After writing yesterday’s post, it occurred to me that it would make sense to apply the measures I use for the U.S. to other economies where problems could affect us. Interestingly enough, just as I thought that, articles pointed out that one of my key metrics—the yield curve, which represents how much central banks are stimulating an economy—had just flashed a trouble signal in China.
When the yield curve signals trouble
The yield curve is a graph of interest rates for different time periods. Briefly, in a normal economy, long-term rates should be higher than short-term rates. This is because a longer time period is inherently more uncertain, and investors should demand a higher return to compensate for that uncertainty. Sometimes, though, short-term rates rise above longer-term ones, as investors get discouraged about longer-term opportunities at the same time as current troubles rise. This results in what is known as an inversion. As you might imagine, an inverted yield curve is usually a sign of trouble. I pay attention to this metric for just that reason.
Seeing an inverted yield curve in China sent up a red flag. But is that red flag a true signal of trouble, or, as I discussed yesterday, is it only noise?
The verdict on China’s yield curve inversion
It’s probably noise. Yields inverted in the 5-year and 10-year time periods. Similar analyses here in the U.S. usually use the 2-year period, or even shorter, for comparison. (I use the 3-month rate.) The difference between 5- and 10-year periods is simply less indicative of trouble than a longer time spread would be. If we compare China’s 10-year rate against a shorter period, we get no inversion. Apples to apples, no signal.
The inversion was also short-lived. Looking this morning, 10-year rates are back above 5-year rates. While a short-term blip is worth noting, any meaningful signal would last more than a couple of hours. An economy is an aircraft carrier, not a speedboat, and short-term blips are almost always noise.
What about other economic signals in China?
When examining how meaningful the yield curve signal is, we also need to consider whether other, unrelated indicators might also be signaling trouble. Applying the rest of my usual economic metrics to China suggests, again, that this one looks like noise.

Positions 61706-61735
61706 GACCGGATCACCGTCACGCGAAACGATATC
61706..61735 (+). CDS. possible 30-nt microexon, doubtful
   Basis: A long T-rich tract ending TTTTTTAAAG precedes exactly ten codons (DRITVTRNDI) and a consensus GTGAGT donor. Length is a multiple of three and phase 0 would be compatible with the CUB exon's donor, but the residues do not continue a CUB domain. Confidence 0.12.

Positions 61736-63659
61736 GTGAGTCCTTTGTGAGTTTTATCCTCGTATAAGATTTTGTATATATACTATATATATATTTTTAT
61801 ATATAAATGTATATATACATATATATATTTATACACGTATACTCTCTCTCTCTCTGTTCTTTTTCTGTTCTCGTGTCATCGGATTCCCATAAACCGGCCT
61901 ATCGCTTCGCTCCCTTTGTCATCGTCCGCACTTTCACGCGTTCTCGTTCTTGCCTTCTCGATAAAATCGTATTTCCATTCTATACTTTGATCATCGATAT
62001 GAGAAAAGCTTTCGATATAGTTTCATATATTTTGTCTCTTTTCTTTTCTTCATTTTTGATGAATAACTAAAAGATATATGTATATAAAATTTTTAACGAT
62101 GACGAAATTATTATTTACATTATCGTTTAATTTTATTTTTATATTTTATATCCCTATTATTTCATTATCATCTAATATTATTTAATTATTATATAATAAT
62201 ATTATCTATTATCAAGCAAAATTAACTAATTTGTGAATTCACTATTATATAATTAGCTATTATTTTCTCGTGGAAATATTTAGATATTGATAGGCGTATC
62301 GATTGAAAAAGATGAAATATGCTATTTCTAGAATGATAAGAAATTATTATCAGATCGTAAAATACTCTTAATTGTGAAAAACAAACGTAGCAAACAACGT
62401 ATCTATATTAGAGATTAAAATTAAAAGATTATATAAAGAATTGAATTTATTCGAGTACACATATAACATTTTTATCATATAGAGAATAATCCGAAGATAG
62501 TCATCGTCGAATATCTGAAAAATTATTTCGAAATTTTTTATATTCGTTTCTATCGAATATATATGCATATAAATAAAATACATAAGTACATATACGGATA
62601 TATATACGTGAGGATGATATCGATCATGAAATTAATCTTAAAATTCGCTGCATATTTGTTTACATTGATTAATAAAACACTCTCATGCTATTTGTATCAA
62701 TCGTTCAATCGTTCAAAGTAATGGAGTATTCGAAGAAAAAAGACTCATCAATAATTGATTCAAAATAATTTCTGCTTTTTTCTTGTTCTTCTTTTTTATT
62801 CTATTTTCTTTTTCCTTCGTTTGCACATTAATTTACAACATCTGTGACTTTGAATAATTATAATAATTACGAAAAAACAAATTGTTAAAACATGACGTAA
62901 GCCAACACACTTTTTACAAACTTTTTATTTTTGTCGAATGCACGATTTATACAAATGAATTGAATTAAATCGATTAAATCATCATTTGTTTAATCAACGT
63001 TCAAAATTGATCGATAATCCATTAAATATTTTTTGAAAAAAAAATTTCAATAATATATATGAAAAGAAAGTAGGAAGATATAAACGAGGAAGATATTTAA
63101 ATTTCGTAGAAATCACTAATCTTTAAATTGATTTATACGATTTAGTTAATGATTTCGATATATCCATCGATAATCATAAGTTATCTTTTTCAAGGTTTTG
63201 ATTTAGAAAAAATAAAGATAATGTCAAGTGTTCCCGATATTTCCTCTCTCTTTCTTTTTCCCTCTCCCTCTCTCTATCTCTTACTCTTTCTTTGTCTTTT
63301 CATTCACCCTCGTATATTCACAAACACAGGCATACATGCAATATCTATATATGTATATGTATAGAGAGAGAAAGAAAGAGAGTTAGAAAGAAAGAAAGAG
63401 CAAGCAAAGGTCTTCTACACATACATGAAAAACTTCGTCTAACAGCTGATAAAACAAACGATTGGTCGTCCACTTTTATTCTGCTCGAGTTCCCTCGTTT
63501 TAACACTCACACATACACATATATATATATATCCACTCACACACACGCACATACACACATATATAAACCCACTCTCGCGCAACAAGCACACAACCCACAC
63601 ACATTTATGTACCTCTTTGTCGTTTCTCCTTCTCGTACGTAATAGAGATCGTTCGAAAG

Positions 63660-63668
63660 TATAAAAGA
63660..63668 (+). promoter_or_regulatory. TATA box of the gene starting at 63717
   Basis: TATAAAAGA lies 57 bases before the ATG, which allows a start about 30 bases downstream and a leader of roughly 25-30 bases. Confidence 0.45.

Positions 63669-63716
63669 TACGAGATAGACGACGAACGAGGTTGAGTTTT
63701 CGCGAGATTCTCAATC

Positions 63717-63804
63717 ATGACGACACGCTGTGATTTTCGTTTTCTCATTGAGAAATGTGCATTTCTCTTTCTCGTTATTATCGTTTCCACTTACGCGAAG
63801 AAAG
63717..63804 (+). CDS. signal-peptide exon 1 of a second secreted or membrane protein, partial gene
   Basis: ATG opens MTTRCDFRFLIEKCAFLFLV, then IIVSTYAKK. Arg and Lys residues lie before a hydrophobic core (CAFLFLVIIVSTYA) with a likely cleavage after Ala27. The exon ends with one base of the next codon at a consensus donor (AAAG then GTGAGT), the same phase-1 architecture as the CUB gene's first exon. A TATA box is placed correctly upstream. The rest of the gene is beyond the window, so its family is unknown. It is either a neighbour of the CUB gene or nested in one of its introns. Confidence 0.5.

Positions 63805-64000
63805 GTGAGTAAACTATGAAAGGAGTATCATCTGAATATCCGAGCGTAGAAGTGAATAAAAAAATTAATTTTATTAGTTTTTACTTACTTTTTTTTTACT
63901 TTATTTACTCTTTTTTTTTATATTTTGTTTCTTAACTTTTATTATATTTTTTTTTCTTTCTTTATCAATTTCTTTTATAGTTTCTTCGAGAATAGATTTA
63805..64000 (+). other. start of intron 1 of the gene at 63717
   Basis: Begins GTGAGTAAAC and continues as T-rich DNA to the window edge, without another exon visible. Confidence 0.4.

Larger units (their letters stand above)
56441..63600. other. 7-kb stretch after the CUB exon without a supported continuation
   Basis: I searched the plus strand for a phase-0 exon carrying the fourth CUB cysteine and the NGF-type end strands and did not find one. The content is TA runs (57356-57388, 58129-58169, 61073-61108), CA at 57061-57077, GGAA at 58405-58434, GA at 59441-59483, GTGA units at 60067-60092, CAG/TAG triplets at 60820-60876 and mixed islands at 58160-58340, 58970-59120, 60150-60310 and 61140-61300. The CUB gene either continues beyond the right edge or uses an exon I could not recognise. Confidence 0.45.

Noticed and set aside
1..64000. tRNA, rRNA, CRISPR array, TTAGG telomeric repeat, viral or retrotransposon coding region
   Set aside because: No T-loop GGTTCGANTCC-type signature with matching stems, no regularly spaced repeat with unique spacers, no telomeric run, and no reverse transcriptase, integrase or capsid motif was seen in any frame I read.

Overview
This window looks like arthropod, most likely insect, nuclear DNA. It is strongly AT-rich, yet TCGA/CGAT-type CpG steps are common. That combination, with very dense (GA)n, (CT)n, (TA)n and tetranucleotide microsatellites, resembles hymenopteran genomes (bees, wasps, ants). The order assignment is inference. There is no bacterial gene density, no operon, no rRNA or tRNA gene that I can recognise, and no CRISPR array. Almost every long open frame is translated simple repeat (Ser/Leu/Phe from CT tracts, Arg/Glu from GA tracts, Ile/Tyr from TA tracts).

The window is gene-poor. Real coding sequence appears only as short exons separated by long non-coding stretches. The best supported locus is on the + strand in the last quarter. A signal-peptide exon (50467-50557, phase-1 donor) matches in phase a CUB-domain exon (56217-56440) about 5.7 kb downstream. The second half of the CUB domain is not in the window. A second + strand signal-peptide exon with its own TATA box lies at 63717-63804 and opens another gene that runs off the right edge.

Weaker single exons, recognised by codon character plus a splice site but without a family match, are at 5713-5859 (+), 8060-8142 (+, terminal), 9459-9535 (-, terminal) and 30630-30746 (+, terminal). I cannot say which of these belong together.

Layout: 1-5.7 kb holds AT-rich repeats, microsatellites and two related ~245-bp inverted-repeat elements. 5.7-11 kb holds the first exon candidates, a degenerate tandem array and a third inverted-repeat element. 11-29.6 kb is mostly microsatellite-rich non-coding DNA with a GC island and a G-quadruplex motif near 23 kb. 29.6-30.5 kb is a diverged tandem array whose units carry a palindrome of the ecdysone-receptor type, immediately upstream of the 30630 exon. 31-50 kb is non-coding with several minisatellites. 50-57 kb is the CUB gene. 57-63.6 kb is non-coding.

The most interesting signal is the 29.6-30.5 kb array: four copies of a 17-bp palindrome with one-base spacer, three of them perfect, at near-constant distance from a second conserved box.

Consumer confidence, for example, is up significantly in China over the past several years, to very high levels. Here in the U.S., rising consumer confidence is rarely a signal of trouble. Quite the contrary. I would expect the same logic to apply in China, though we don’t have the historical data to draw the same conclusions as we can here in the U.S. Chinese business confidence is also high, consistent with past years.
Job growth, the final and most important indicator, is not as cheerful, however. Although Chinese employment grew throughout 2016, it has slowed substantially and is now barely positive. This would be a significant warning sign here in the U.S., suggesting the economy is about ready to roll over into recession. In China, again, we don’t have the data to support such a conclusion, but I think it would be a reasonable one. So, while China does not appear to be in recession yet, it’s definitely in the red zone according to this signal.
Note how we can take a news story that on its face is scary—the inversion of the Chinese yield curve—and turn it into useful information by applying some analysis. Again, while China is not currently in recession, weakness in job growth is signaling that trouble might be ahead. When could it happen? Given signals for the U.S. economy, I believe the immediate risk will rise substantially if or when consumer and business confidence starts to flag.
If we worry about China—and we should—we now know what to watch. That alone puts us as investors way ahead of those who simply read the headlines.